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Publication numberUS6167862 B1
Publication typeGrant
Application numberUS 09/310,672
Publication dateJan 2, 2001
Filing dateMay 12, 1999
Priority dateMay 12, 1999
Fee statusLapsed
Publication number09310672, 310672, US 6167862 B1, US 6167862B1, US-B1-6167862, US6167862 B1, US6167862B1
InventorsJeffrey J. Powell, Stephen F. Bloomer, Stephen E. Setescak
Original AssigneeSiemens Canada Limited
Export CitationBiBTeX, EndNote, RefMan
External Links: USPTO, USPTO Assignment, Espacenet
Air cleaner system
US 6167862 B1
Abstract
A combined air cleaning and flow rate sensing system for the combustion air of an internal combustion engine is disclosed. The system includes a housing providing an inlet and a filter at least partially disposed in the housing. The air cleaner system also includes a conduit adjacent the housing and providing a flange and an outlet. The air cleaner system also includes a compressible seal disposed between the filter and the flange. The air cleaner system also includes a locking mechanism adapted to selectively secure the conduit to the housing such that the seal may be compressed between the conduit and the filter. The air cleaner system also includes an accessory mounted to the conduit. The air entering the inlet exits through the outlet.
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Claims(1)
What is claimed is:
1. An air induction assembly at least partially disposed in a housing of an air cleaner system for purifying air, the housing providing an inlet, the air cleaner system providing a filter at least partially disposed within the housing, a compressible seal and locking mechanism, the air induction assembly comprising:
a conduit having a first end and adapted for placement at least partially within the housing and the filter such that a second end extends at least partially from the housing;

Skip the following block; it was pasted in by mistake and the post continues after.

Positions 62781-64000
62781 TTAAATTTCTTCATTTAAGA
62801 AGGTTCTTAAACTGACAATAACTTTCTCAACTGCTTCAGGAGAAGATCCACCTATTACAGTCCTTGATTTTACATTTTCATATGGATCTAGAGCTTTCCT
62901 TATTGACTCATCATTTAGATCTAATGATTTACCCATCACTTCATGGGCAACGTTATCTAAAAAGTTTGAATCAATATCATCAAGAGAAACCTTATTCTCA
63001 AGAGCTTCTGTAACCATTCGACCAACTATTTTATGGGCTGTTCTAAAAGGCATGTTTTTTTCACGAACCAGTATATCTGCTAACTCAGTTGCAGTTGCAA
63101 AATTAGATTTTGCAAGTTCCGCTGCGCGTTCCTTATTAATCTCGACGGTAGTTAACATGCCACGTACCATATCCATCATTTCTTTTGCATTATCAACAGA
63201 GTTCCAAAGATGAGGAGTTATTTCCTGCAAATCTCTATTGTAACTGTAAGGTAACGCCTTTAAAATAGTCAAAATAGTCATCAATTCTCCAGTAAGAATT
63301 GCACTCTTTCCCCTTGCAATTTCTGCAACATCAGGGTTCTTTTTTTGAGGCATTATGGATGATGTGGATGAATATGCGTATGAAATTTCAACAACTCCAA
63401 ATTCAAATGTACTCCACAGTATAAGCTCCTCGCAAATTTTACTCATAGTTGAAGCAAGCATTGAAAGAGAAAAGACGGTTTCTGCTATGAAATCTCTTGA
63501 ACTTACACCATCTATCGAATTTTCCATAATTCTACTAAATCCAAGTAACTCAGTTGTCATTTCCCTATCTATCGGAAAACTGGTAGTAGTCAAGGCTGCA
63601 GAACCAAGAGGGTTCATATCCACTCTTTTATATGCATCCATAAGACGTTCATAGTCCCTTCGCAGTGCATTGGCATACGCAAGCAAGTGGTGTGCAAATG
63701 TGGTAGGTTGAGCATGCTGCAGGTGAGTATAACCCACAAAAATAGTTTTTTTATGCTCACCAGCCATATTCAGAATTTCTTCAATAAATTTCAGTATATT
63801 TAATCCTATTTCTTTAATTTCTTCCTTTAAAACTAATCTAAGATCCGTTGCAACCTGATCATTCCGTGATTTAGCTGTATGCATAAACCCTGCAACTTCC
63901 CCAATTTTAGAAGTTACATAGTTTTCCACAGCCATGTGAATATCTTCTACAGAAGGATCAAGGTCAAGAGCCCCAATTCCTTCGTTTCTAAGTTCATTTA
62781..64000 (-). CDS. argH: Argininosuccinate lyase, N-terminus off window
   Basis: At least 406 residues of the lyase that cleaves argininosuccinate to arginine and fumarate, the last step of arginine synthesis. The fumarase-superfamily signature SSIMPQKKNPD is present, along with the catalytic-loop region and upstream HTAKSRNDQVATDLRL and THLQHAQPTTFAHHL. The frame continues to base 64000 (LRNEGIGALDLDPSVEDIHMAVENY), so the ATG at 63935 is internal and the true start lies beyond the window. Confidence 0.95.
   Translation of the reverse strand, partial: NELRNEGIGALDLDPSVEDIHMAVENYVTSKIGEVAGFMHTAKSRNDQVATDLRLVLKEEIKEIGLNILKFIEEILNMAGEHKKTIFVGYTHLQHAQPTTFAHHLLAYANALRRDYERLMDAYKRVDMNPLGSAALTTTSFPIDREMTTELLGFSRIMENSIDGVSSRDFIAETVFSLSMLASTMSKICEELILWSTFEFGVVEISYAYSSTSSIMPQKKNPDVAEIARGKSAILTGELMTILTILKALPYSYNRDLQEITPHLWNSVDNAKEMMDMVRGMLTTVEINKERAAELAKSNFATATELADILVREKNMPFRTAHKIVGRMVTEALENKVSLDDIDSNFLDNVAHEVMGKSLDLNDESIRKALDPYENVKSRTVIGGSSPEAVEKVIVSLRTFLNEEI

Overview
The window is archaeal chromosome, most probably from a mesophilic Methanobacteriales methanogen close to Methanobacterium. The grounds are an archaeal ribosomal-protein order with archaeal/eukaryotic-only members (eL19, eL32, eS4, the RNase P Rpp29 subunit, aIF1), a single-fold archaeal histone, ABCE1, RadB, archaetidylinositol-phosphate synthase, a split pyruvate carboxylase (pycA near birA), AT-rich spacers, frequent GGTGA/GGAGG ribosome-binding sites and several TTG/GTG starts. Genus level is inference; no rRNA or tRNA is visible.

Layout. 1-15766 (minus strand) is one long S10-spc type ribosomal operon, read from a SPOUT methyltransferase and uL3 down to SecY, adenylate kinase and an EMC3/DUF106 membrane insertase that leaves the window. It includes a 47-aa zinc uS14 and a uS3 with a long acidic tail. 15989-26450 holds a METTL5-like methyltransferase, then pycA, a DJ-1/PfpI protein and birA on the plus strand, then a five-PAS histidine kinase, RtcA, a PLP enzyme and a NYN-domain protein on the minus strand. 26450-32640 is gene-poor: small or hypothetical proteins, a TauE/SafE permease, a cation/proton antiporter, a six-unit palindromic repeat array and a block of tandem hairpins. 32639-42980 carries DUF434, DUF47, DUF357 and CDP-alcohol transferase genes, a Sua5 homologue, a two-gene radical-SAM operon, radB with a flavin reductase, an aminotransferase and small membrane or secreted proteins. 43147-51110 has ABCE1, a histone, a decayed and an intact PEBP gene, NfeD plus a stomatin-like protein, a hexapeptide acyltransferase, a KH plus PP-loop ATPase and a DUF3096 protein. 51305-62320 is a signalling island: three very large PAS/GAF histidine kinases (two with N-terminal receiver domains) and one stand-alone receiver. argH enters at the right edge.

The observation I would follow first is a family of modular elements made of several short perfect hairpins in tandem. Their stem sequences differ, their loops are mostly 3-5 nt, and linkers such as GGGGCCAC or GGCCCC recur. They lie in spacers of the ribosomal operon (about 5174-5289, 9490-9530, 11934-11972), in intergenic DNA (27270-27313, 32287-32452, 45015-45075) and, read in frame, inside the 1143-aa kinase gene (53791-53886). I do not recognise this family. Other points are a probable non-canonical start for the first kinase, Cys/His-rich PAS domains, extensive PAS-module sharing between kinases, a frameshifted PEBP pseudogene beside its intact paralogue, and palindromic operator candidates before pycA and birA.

a mass airflow sensor mounted to the conduit;
a flange coupled to and extending about the circumference of the conduit via a locking mechanism comprised of a plurality fingers extending outward from the flange and a plurality of fingers extending inward about the circumference of an aperture of the housing such that the outwardly extending fingers align with the inwardly extending fingers to form a locking interconnection when the conduit is rotated, and further including a catch configured to selectively release the locking mechanism; and
a seal disposed between the filter and the flange.
Description
FIELD OF THE INVENTION

The present invention relates generally to air induction systems for the combustion air of internal combustion engines. In particular, the present invention relates to air induction systems providing an integral mass airflow sensor, to measure the amount of air flowing through an air cleaner system.

BACKGROUND OF THE INVENTION

It is well known to provide an air cleaner for purifying raw air before mixing the raw air with fuel for combustion in an internal combustion engine. Such known air cleaners are typically used in automobiles. In operation, such known air cleaners provide for the intake of raw air, the purification of the raw air and the routing of the purified air to a cylinder of an internal combustion engine. In fuel injected engines, this flow rate of combustion air is monitored by a mass airflow sensor disposed someplace in the combustion airflow path. These mass airflow sensors are typically calibrated before installation and are inserted into tubes, housings or conduits that communicate with the combustion airflow path. One problem with these sensors is that they are quite sensitive to alignment and orientation. Furthermore, they are easily damaged during replacement and testing. It would be beneficial, therefore, to provide a mass airflow sensor that is coupled to a readily removable conduit that will protect the sensor elements and also more readily permit sensor testing. Since air cleaners are often provided with readily removable conduits to permit the replacement of air filter elements, it would also be advantageous to dispose of the mass airflow sensor in such a conduit associated with the air cleaner.

SUMMARY OF THE PRESENT INVENTION